06. Jac Harries

Harries hones in on the surge in VR influence on designers

Currently in his final year at Central Saint Martins in London, Jac Harries has developed a fascination with the increasing virtuality of the modern world. "This topic is increasingly relevant in the field of graphic design, as AR and VR become more and more widely used," he explains.

"My design depicts a window into a virtual world, with a three-dimensional man on the other side touching the window. He could also be seen to be pushing through, as a symbol of the rapid speed that technology is shaping our future."

Harries first rendered the man, focusing on his hands and fingertips, and then superimposed raindrops on top to achieve depth. "I believe this effect would add an extra level of depth and intrigue to a printed publication," he says.

07. Jenny Tang

Tang's cover has a pearlescent treatment based on the 'world is your oyster' mantra

Ever since Jenny Tang graduated two years ago, she's been hearing the phrase 'the world is your oyster' – and she submitted a work-in-progress sketch to express the concept she had in mind.

"Inspired by this expression, and the iridescent nature of a pearl, I chose to celebrate that feeling of being 'fresh out of university', with all of those endless possibilities waiting," she explains.

"I wanted to create a grandiose display of life, choices and opportunities among a full shimmering 'pearl' cover to reflect this concept, and make something that will grab people's attention."

08. Jordan Pledge

Pledge uses Mirri's holographic materials for his peacock design

For his cover concept, UWE Bristol graduate Jordan Pledge considered the fact that new talent needs to make itself known to the world – it doesn't just emerge out of nowhere.

"My concept centres around one of nature’s biggest show-offs: the peacock," he says. "It uses the qualities of the holographic Mirri finish to represent the unique eye-catching skills and talents that we want the industry to recognise."

09. Kasia Serafin

The design industry can be a jungle, Serafin points out

“My concept refers to the brief’s suggested theme of ‘getting noticed’. The design industry can be a jungle, an unexplored territory, where the New Blood pencil-toucans reside and wait to be spotted," says Kasia Serafin, who featured in our New talent: 7 shining stars from D&AD New Blood 2016 post.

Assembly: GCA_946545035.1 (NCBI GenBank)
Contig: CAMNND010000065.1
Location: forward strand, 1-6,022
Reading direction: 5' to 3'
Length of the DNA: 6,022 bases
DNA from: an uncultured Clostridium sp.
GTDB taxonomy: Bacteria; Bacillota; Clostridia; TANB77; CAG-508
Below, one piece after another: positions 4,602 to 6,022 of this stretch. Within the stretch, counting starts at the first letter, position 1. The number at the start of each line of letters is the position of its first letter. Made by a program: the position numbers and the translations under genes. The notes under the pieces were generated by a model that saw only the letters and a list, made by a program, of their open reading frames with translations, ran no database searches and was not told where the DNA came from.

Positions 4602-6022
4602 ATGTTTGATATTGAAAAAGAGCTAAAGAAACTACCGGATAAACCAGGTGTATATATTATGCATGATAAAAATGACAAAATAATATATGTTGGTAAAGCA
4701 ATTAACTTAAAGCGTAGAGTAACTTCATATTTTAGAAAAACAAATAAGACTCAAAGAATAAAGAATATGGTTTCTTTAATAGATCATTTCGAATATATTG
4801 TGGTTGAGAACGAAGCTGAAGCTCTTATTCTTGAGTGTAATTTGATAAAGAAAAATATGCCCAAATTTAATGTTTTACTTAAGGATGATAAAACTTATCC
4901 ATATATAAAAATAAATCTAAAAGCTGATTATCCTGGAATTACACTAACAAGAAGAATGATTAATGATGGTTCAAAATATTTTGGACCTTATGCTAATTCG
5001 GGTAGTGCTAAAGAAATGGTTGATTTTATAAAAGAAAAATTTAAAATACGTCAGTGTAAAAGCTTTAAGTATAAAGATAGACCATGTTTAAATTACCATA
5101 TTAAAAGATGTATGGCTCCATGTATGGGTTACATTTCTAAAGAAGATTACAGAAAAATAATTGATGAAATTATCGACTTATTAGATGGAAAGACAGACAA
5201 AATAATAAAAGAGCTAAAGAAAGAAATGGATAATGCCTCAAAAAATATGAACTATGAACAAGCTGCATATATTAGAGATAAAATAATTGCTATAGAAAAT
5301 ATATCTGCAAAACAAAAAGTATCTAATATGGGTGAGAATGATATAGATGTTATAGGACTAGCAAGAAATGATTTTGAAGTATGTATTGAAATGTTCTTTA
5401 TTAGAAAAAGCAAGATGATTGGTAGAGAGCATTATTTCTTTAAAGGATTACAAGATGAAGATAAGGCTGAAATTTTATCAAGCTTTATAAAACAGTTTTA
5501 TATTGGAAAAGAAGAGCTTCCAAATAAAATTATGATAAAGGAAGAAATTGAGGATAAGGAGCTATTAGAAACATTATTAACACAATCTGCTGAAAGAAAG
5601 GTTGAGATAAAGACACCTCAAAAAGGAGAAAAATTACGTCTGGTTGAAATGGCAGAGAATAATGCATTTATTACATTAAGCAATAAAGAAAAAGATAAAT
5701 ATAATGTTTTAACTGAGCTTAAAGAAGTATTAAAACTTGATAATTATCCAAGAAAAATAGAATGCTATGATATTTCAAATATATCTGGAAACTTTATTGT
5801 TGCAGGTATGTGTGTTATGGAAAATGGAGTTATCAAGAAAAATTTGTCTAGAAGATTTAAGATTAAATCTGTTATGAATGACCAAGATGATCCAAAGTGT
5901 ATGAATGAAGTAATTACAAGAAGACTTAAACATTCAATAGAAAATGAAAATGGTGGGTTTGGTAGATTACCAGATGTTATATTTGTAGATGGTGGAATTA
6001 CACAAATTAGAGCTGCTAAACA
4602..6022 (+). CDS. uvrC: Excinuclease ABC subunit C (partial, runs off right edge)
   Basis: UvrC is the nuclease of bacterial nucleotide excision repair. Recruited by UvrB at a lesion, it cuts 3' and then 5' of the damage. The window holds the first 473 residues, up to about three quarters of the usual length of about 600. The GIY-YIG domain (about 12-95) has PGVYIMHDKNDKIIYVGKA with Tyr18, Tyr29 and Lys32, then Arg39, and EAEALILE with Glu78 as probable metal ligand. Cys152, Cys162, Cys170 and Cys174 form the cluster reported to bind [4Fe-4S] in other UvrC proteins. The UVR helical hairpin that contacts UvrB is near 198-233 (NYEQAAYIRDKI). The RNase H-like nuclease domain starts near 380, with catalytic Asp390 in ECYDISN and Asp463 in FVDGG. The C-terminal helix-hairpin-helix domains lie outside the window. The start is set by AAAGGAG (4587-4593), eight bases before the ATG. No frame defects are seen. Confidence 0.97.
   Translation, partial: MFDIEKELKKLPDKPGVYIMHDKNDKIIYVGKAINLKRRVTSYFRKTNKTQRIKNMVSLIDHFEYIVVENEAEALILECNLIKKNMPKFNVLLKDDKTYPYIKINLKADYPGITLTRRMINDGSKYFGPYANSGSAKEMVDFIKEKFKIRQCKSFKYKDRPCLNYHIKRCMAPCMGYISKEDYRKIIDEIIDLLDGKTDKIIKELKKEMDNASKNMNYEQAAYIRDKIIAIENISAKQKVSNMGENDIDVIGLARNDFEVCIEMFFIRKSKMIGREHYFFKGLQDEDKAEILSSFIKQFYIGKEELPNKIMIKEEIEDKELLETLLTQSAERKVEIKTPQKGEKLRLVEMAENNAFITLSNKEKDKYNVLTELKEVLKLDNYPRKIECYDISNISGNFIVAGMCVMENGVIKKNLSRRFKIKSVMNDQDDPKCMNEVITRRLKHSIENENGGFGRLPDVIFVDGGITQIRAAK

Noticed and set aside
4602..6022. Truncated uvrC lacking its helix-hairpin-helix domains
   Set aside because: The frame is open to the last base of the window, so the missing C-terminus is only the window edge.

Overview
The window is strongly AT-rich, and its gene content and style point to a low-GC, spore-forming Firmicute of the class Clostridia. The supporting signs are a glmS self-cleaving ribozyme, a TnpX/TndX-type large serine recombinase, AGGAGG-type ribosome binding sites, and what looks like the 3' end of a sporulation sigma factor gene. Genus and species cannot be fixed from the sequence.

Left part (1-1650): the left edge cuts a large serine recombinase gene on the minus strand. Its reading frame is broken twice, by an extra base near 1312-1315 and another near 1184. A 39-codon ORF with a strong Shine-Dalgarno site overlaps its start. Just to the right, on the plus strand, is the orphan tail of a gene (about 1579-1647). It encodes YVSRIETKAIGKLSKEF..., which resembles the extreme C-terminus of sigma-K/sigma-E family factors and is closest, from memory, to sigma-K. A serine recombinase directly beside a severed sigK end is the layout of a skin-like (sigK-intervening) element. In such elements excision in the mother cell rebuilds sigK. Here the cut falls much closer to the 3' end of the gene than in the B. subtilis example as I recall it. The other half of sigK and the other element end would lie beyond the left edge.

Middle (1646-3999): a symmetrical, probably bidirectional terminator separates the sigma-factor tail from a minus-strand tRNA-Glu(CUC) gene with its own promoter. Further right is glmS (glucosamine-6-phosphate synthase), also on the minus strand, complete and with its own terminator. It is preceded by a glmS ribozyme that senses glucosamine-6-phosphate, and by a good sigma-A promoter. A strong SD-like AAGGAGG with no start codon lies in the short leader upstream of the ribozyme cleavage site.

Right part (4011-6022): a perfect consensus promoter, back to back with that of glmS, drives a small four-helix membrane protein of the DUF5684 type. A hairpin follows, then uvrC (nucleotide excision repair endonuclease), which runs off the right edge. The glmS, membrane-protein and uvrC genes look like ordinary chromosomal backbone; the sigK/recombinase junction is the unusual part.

Serafin proposes using a gold Mirri finish underneath her design, with a layer of white underpinning the colourful elements to help them pop. "It is stated in the brief that the entry only had to be a sketch or a mock-up, and there is always room for improvement, so I’d like to think of this as a first draft," she adds.

10. Robert Coker

Coker used another well-worn phrase as his inspiration: the 'needle in a haystack'

For Robert Coker, the phrase 'like finding a needle in a haystack' inspired a simple visual metaphor for seeking the brightest new talent.

"Every year, more and more creatives pour onto the scene," he points out. "Looking for the brightest new stars has become trickier because of the sheer volume of creatives, in the UK alone."

To enhance the concept, Coker suggests using a multi-level deboss on a textured soft-touch cover stock, to give the illusion of hay, or hair. "The needle in the haystack would be debossed, and finished with iridescent foil."

Winner revealed at D&AD New Blood

Computer Arts will reveal the winning cover design at D&AD New Blood Festival, which takes place at Old Truman Brewery in Shoreditch from 5-6 July. We'll share it here on Creative Bloq shortly afterwards. Good luck everyone!